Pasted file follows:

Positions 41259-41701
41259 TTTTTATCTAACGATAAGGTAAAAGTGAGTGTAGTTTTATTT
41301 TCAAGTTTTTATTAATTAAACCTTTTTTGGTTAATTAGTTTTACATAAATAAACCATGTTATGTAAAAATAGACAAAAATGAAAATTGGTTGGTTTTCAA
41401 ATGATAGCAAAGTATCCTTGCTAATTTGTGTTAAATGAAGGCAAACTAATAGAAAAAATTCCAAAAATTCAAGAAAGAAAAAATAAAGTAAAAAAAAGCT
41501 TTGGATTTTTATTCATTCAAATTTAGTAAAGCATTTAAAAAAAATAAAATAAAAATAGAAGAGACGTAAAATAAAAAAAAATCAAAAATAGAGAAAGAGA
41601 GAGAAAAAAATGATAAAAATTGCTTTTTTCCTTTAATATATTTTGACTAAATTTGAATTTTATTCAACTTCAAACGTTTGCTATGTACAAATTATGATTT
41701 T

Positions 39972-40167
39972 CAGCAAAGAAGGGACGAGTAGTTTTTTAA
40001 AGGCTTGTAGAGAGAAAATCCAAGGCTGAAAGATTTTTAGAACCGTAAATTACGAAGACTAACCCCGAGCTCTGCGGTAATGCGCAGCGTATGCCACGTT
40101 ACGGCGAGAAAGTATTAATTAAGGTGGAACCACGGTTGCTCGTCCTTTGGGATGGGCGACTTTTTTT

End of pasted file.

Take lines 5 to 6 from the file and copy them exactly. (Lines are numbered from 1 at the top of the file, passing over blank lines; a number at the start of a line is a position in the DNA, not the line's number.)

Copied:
41501 TTGGATTTTTATTCATTCAAATTTAGTAAAGCATTTAAAAAAAATAAAATAAAAATAGAAGAGACGTAAAATAAAAAAAAATCAAAAATAGAGAAAGAGA
41601 GAGAAAAAAATGATAAAAATTGCTTTTTTCCTTTAATATATTTTGACTAAATTTGAATTTTATTCAACTTCAAACGTTTGCTATGTACAAATTATGATTT